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US Army

Suddenly, ...I was no Spectator

Suddenly, ...I was no Spectator

 
About 10:00 p.m., Christmas Eve, we were marching across a long gentle, treeless hill in front of Grandmenil.  I will call it a slope.  I was the 60mm mortar assistant gunner in the 4th Platoon.  I think it was the entire "F" Company -- marching single file on a narrow road.  We knew we were getting close to combat as during the day we had met jeeps with wounded and had passed an area where another 289th Company had met a column of German tanks.  By the looks of things many must have been killed or wounded.  There were jeeps on the road that had been crushed to a flat metal scrap pile from being run over by the tanks, there were burning trucks in a clump of trees along side the road, and much equipment laying around such as helmets, rifles, canteens, and what not.
 
Until now we had not been fired upon -- I didn't think we would be this time.  The night was beautiful.  A bright moon glistened off the white clean snow.  I was very tired so just kind of shuffled along behind the guy ahead of me.  Surprisingly, I wasn't frightened by what I saw.  There were many burning buildings in the small village of Grandmenil about ½ mile ahead and down the slope.  What's more there was fighting going on down there!I heard the rapid fire of German machine guns in the village.  Their tracer streaks went out toward an area on our side of the village but further down the slope.  Slower firing American machine guns were firing back.  Their tracer streaks went into the village.  The whole thing fascinated me.  I seemed to be a ringside spectator.  I learned later the Americans were "K" Company, 289th, who had taken the village and then were driven out by a German counter attack.
 
Suddenly, my unrealistic thinking that I was a spectator was shattered.  A machine gun of a German tank fired at us!  I hard the sharp crack of the gun being fired directly at me and saw tracers streak cross the road just ahead of me.  Instantly I awoke from my dull dream, world and looked for cover.  There was no ditch or protection by the road.  I spotted a slight terrace like surface to my right and up the slope -- slightly ahead of me.  There was a fence next to the road but I went through it as though it didn't exist.  I hit the ground on top of the terrace just as the German fired again.  They swept the area from right to left with a long burst.  They seemed to know approximately where we were but I do not think could make out individuals.  I was very much afraid.  I had never been so frightened before or have never been since.  I was sure they could see me -- dressed in dark clothes laying on the gleaming white snow.  The German bullets plowed into the ground ahead of me spattering pieces of frozen dirt on me.  Some were very close.  I found a bullet hole in my shovel carrier flap the next day!  One of the burst hit the 60mm mortar base plate in front of Ralph Logan's head (the mortar gunner).  When they hit the base plate the bullets made a ringing sound, made orange and red sparks, whistled and made tracer streaks as they flew over him.  Someone squirmed and moaned to my left indicating he had been hit.  I froze in fright--didn't move a muscle.  I decided to move though.  I was laying on top of my ammunition pack which positioned me above ground surface.  If I had my say I would be laying under the ground!  We laid there some time.  I began feeling cold as the snow under me began to melt and come through.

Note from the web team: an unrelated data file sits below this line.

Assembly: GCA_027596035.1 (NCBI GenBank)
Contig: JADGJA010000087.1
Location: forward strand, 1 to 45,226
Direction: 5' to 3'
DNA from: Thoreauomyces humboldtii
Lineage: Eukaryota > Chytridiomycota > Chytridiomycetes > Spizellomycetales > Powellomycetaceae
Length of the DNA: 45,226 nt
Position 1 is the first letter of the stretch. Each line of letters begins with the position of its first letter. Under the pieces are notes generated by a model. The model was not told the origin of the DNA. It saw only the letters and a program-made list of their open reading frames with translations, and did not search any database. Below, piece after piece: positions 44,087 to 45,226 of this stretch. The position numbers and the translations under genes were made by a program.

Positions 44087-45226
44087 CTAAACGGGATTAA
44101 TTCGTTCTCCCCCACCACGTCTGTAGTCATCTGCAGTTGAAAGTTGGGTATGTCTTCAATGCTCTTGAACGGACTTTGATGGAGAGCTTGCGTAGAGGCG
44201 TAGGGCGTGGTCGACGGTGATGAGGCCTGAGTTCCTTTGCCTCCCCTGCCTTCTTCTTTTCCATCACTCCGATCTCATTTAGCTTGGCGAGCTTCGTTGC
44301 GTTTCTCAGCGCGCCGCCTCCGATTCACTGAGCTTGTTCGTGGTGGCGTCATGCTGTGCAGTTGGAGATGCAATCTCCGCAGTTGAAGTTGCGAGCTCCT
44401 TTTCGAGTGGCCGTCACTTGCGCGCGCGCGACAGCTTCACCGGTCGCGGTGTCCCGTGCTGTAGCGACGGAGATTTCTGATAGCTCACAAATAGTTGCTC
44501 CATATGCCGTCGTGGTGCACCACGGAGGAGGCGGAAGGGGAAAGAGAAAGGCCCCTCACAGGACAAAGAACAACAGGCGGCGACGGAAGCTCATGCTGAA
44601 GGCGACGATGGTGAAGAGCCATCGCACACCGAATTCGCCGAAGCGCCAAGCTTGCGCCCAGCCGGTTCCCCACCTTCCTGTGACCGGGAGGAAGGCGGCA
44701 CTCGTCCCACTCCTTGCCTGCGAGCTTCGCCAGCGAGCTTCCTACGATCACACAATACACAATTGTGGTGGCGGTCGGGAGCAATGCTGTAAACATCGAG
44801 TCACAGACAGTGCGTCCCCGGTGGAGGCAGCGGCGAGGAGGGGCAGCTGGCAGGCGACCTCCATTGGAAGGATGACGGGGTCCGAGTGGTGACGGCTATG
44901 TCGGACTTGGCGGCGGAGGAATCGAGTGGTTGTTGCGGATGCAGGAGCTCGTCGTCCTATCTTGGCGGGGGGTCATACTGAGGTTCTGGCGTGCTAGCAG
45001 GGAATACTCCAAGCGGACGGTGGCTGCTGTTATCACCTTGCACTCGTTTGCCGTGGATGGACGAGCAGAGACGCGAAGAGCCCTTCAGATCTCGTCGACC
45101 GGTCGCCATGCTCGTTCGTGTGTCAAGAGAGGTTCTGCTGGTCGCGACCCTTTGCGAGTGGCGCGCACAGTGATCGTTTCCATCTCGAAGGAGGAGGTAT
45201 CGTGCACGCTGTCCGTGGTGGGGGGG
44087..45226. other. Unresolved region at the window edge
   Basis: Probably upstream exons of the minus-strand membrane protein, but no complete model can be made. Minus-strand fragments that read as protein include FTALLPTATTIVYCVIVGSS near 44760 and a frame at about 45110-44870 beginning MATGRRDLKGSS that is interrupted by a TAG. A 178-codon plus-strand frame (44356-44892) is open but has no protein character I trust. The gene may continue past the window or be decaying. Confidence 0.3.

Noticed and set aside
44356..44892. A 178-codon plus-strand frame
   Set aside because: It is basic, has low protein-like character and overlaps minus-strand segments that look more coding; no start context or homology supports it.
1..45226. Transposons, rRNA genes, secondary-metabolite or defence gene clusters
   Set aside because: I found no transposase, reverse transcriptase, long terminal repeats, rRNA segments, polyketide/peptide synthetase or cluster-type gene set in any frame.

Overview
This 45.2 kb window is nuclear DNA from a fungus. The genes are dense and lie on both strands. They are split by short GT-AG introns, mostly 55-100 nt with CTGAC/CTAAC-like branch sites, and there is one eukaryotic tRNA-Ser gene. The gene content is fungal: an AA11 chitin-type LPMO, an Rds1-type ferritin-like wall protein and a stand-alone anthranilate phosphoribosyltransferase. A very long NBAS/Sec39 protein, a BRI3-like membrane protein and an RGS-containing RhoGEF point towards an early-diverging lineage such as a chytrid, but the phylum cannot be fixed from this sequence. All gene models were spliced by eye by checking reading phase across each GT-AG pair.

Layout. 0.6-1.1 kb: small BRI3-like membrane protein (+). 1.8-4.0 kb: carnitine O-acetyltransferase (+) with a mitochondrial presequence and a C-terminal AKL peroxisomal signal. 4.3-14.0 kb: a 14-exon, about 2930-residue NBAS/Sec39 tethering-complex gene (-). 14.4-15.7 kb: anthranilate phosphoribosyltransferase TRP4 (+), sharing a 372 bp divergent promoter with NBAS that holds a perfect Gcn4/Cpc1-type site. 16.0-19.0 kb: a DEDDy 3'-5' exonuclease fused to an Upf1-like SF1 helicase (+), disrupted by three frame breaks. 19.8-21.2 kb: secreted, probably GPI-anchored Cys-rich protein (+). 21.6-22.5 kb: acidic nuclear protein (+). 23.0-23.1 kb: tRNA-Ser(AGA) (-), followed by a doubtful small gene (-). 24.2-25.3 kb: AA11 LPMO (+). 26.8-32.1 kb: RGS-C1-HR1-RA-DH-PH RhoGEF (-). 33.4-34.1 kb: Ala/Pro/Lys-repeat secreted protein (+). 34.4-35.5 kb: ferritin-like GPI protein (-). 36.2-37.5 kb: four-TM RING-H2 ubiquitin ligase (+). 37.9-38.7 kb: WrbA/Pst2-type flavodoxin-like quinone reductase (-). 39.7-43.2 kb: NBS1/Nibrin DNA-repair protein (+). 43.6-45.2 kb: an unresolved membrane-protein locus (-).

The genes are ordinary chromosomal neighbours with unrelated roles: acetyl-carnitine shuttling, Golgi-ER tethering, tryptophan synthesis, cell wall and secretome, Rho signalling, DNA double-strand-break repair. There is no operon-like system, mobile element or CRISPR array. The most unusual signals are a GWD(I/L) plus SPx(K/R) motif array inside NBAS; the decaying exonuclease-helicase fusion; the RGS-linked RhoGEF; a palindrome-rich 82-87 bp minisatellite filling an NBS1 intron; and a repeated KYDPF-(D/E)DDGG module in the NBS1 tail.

Finally, our platoon sergeant, Laverne Ives, said, "Men, we can't lay here all night and wait to get hit.  Immediately after a burst sweeps by you, start crawling up the slope toward that clump of trees."  Boy!  That was comforting to receive some directions.  Up to now, I just laid there not knowing what to do.  I waited for that next machine gun sweep.  They hadn't fired for a while.  I heard the tank engine start, run a little and then stop.  Someone yelled something in German and laughed.  I don't understand German.  I hoped they wouldn't decide to drive up the slope and crush us.  I decided to start crawling up the slope.  I was afraid to make a broad side target as I turned around to crawl up so crawled backward.  It was pretty difficult.  My belt and equipment would cash on the ground under me.  My coat wanted to slide over my head.  When far enough up the slope I turned around and crawled faster head first.  Farther up the slope I got up and ran the rest of the way.  When near the trees I was stopped by one of us.  He asked for the pass word.  I was so frightened I couldn't remember it at first but finally did about when I heard him cock his rifle.
 
He told me the guys were in the woods.  I was surprised to see so many.  I thought I was the only one out.  Only two men in our platoon had been hit.  Many of us were to be hit later.
 
I think of that night during every Christmas Eve since.
 

Source:Bulge Bugle, November 1993

Pfc Harold R. LINDSTROM

"F" Company

289th Infantry Regiment

75th Infantry Division

Campaigns

Battle of the Bulge,

Belgium